ATP-mediated glucosensing by hypothalamic tanycytes
Frayling, Cameron, Britton, Ruth and Dale, Nicholas. (2011) ATP-mediated glucosensing by hypothalamic tanycytes. Journal of Physiology, Volume 589 (Number 9). pp. 2275-2286. ISSN 0022-3751Full text not available from this repository.
Official URL: http://dx.doi.org/10.1113/jphysiol.2010.202051
The hypothalamus contains key neural circuits involved in the control of feeding and energy balance. Stimulated by the inexorable rise of obesity, there has been intense study of these neural circuits. However, the possible role of non-neuronal cells in the brain has not been extensively considered. We now demonstrate that hypothalamic tanycytes, cells that lie at the interface between the ventricular cerebrospinal fluid and the brain parenchyma, respond to both neuron-derived and circulating agents that signal energy status and arousal. Our study therefore suggests that tanycytes should now be considered as active signalling cells in the brain capable of responding to several types of input and having the potential to participate in the control of energy balance and feeding.The brain plays a vital role in the regulation of food intake, appetite and ultimately bodyweight. Neurons in the hypothalamic arcuate nucleus, the ventromedial hypothalamic nuclei (VMH) and the lateral hypothalamus are sensitive to a number of circulating signals such as leptin, grehlin, insulin and glucose. These neurons are part of a network that integrates this information to regulate feeding and appetite. Hypothalamic tanycytes contact the cerebral spinal fluid of the third ventricle and send processes into the parenchyma. A subset of tanycytes are located close to, and send processes towards, the hypothalamic nuclei that contain neurons that are glucosensitive and are involved in the regulation of feeding. Nevertheless the signalling properties of tanycytes remain largely unstudied. We now demonstrate that tanycytes signal via waves of intracellular Ca2+; they respond strongly to ATP, histamine and acetylcholine - transmitters associated with the drive to feed. Selective stimulation by glucose of tanycyte cell bodies evokes robust ATP-mediated Ca2+ responses. Tanycytes release ATP in response to glucose. Furthermore tanycytes also respond to non-metabolisable analogues of glucose. Although tanycytes have been proposed as glucosensors, our study provides the first direct demonstration of this hypothesis. Tanycytes must therefore now be considered as active signalling cells within the brain that can respond to a number of neuronally derived and circulating transmitters and metabolites.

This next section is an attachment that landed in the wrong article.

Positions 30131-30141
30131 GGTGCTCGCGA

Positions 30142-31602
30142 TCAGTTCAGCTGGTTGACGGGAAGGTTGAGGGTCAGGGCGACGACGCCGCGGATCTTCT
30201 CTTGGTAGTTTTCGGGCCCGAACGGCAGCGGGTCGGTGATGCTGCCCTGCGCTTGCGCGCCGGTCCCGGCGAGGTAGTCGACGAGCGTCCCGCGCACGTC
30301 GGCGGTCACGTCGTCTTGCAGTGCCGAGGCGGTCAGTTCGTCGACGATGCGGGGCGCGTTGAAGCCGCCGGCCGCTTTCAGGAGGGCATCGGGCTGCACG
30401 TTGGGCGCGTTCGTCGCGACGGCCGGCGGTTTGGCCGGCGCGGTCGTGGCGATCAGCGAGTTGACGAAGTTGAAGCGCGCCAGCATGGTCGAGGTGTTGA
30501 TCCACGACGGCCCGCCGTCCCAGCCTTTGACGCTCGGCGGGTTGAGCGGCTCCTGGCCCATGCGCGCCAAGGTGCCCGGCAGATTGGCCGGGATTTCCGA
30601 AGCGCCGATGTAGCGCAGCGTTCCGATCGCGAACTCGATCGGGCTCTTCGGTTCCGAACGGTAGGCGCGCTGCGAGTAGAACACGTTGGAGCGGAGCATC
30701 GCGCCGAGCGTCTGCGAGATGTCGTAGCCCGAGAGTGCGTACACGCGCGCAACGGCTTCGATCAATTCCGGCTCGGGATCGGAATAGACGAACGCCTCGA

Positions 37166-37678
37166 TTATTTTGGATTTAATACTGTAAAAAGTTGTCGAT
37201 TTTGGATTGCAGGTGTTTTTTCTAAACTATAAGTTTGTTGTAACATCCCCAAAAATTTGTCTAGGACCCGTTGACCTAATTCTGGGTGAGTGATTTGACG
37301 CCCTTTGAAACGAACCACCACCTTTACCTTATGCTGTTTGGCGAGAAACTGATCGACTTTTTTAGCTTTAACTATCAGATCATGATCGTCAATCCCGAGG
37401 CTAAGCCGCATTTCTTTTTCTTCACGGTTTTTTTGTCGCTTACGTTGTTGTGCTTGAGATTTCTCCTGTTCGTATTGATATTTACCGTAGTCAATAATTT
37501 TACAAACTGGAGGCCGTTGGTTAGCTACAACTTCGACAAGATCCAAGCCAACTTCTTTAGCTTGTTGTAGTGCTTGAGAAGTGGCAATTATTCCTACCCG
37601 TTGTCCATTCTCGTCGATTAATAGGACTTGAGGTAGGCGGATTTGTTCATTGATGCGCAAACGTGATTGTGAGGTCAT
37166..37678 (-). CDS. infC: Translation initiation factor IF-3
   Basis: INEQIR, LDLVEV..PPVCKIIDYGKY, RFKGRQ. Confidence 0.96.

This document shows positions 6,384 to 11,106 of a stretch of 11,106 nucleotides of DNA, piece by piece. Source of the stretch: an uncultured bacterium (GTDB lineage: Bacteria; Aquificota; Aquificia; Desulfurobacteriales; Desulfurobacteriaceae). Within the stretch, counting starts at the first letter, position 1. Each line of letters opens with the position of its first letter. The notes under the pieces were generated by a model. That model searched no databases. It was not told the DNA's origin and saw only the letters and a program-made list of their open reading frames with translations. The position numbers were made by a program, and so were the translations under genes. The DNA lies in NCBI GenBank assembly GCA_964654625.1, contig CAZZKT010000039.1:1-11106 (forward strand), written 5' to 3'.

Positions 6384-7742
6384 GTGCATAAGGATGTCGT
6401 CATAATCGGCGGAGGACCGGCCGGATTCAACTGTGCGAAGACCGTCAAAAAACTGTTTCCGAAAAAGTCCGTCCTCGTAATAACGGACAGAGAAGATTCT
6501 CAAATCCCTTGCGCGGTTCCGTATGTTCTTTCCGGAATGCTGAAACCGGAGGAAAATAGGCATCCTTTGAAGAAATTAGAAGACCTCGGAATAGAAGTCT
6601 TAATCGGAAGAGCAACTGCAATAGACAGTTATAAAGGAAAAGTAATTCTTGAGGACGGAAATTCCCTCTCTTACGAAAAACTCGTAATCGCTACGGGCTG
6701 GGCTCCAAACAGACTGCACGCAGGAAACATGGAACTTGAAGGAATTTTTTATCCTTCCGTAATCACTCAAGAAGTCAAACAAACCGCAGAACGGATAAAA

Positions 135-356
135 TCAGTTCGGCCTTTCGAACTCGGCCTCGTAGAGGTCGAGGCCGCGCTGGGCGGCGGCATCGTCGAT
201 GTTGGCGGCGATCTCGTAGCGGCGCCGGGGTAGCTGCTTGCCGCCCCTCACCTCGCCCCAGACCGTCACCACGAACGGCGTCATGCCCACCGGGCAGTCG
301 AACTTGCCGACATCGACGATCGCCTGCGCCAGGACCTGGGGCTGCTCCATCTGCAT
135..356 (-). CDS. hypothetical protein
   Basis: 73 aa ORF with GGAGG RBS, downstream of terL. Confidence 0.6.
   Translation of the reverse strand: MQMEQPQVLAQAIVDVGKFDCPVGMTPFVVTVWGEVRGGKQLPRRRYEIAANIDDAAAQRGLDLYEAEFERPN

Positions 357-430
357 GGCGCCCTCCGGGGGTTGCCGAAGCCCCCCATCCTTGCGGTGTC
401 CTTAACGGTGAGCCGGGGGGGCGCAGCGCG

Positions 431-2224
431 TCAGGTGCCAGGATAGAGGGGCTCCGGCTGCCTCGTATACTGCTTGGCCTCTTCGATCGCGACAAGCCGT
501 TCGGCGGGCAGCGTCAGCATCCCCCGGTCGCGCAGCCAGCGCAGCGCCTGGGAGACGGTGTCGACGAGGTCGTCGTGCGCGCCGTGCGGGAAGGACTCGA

|Item Type:||Journal Article|
|Divisions:||Faculty of Science > Life Sciences (2010- )|
|Journal or Publication Title:||Journal of Physiology|
|Publisher:||Wiley-Blackwell Publishing Ltd.|
|Date:||1 May 2011|
|Page Range:||pp. 2275-2286|
|Access rights to Published version:||Open Access|
|Funder:||Medical Research Council (MRC)|
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